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LA Street Vendors Look To Bill In Sacramento For Help Getting Permits

A man in a red shirt and black face mask holds a large silver ladle as he pours a yellow drink into a plastic cup.
Street vendor Cesar Benitez serves an aqua fresca at his stand on Whittier Boulevard.
(Leslie Berestein Rojas
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One hot Sunday afternoon along Whittier Boulevard in East Los Angeles, street vendor Cesar Benitez and his wife Margarita were doing brisk business at their aguas frescas stand, ladling their candy-colored, Mexican-style fruit drinks into cups of ice for thirsty customers.

LA Street Vendors Look To Bill In Sacramento For Help Getting Permits

They were among the dozens of food and non-food vendors lining the sidewalk next to the Commerce Center shopping development, which sits on the Commerce side of the border.

This stretch is home to a popular street food scene — in spite of what vendors here describe as frequent visits from county public health officials and Sheriff’s deputies. Sometimes during these visits, Benitez said, his colorful aguas frescas have wound up in the trash.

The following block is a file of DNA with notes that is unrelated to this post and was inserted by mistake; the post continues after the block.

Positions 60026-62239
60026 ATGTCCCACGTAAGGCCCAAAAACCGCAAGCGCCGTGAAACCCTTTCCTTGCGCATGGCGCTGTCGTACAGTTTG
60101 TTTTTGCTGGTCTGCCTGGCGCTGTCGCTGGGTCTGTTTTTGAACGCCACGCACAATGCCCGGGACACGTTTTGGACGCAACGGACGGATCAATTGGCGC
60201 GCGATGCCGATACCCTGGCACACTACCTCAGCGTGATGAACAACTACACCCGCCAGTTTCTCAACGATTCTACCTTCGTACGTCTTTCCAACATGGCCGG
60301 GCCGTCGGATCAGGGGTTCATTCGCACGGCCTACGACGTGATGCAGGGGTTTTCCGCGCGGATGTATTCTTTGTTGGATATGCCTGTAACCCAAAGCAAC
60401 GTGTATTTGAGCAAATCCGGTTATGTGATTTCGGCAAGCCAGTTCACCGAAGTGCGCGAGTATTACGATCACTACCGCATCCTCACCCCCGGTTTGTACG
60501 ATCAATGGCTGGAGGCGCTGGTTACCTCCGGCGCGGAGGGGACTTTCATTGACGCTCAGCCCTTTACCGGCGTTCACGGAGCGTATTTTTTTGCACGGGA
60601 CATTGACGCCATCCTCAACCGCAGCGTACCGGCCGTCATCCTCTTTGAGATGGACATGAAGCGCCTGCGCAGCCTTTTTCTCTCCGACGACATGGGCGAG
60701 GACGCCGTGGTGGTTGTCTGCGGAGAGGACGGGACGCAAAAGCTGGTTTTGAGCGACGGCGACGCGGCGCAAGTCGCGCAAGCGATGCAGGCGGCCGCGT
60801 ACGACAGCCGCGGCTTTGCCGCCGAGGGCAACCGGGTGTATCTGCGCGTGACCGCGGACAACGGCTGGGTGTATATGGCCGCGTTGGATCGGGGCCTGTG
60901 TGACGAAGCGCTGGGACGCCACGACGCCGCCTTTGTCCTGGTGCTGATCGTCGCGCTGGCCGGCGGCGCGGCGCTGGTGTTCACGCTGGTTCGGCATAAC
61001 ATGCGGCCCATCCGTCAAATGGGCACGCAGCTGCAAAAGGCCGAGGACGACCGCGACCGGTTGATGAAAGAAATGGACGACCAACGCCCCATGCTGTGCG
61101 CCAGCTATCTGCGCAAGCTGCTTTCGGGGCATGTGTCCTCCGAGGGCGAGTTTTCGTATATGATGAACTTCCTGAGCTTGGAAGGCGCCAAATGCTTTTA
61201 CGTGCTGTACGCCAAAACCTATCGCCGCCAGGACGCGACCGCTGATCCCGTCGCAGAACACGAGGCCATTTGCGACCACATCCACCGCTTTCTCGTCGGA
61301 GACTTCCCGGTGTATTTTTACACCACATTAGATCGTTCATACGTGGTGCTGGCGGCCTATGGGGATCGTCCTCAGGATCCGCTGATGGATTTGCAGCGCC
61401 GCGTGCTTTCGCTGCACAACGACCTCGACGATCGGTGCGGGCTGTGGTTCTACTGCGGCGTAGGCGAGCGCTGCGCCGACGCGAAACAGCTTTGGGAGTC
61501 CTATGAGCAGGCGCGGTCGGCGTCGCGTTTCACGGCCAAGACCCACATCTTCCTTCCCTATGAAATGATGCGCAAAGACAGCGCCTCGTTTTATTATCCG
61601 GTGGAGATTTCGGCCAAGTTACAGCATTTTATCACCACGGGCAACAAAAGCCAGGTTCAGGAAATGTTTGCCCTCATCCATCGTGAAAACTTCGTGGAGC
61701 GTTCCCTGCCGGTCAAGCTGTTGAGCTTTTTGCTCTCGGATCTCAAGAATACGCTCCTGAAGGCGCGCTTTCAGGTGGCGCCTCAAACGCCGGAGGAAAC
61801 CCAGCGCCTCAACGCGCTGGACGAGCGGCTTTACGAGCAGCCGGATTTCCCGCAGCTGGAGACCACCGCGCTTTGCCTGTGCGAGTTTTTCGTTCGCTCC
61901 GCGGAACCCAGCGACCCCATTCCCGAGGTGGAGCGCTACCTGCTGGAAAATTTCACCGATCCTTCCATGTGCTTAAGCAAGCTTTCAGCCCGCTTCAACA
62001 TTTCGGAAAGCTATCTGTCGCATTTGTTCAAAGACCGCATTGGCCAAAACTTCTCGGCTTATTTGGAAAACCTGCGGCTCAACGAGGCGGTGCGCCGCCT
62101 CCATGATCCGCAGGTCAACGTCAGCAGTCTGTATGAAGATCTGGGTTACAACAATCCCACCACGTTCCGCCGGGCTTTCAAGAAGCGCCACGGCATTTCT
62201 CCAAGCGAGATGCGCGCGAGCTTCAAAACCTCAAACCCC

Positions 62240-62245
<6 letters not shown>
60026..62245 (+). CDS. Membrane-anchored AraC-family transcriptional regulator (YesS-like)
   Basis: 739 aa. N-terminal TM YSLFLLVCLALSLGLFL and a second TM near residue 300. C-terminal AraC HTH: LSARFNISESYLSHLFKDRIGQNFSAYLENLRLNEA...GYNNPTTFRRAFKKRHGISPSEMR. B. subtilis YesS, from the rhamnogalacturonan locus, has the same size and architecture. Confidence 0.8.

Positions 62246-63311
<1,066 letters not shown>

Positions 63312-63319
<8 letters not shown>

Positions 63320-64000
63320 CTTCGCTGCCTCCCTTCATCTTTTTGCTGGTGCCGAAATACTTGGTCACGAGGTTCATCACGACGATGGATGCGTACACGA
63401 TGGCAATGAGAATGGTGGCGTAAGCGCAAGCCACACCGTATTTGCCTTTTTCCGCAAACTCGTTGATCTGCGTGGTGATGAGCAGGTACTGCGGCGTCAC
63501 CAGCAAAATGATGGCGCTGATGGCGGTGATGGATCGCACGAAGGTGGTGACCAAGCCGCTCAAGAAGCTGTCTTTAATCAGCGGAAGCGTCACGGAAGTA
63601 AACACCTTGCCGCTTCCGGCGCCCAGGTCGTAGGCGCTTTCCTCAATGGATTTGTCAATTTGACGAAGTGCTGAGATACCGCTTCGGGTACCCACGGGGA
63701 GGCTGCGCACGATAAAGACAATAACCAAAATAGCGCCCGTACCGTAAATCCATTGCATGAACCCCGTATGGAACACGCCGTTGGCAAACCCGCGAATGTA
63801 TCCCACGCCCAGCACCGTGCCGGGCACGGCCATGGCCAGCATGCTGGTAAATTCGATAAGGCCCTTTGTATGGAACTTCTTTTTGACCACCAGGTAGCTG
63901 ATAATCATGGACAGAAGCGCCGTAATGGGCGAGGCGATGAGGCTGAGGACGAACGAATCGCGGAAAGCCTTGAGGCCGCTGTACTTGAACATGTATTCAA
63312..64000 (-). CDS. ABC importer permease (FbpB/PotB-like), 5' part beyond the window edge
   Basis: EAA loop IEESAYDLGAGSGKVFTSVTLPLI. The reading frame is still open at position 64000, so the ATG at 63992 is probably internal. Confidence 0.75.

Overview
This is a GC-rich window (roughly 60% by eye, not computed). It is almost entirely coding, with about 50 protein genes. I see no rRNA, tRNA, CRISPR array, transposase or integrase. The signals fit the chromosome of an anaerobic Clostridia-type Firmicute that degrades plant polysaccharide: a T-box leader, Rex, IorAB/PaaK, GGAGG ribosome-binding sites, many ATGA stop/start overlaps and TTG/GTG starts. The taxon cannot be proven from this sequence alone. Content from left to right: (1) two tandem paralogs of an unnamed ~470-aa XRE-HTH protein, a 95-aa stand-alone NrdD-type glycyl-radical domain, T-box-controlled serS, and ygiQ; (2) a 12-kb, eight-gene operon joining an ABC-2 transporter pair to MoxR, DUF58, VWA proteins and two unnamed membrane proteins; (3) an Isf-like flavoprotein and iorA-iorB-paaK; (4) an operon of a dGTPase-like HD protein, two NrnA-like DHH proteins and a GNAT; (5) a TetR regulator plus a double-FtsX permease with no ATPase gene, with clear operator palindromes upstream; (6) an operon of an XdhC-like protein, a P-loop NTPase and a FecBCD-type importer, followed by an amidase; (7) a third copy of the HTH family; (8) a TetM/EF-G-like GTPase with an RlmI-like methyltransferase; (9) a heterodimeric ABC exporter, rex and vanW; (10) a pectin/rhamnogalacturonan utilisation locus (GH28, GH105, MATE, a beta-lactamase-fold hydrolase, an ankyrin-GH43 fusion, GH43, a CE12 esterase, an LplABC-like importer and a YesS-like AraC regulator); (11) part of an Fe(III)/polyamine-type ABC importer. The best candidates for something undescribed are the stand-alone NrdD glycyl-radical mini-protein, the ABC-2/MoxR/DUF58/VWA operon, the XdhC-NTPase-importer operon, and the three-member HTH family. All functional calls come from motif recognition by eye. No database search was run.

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“They throw it all away,” he bemoaned. “In my case, they’ll get a trash can or something, and throw out everything we have.”

Then “they just give us a paper and tell us that we need a health permit,” he said.
Benitez knows he needs a county health permit. Although California decriminalized street vending four years ago, street vendors who sell food must have one if they’re to do business legally.

But as Benitez and others have experienced, trying to get one under the current state rules that govern mobile food sellers has been an exercise in frustration. He said he’s tried to get a health permit, but he can’t.

Colorful red, yellow and white drinks in cups, next to barrels full of these drinks, sit on a black tablecloth.
Aguas frescas ready for a customer at the stand run by Cesar and Margarita Benitez on Whittier Boulevard.
(Leslie Berestein Rojas

“When I’ve gone to public health,” he said, “I sell aguas frescas, and I’ve been told that I need to have a lonchera, like this one,” pointing to a large food truck nearby — a vehicle that he said is way beyond his budget.

Benitez said a couple of years ago, he even put a down payment on a new cart that he’d hoped would help him pass muster. But at least for the time being, he said, no cart will do for what he’s selling.

“Unfortunately,” Benitez went on, “with the laws as they are now, there’s no existing permit public health can give us.”

The law was written for food trucks.
— Doug Smith, supervising senior staff attorney, Public Counsel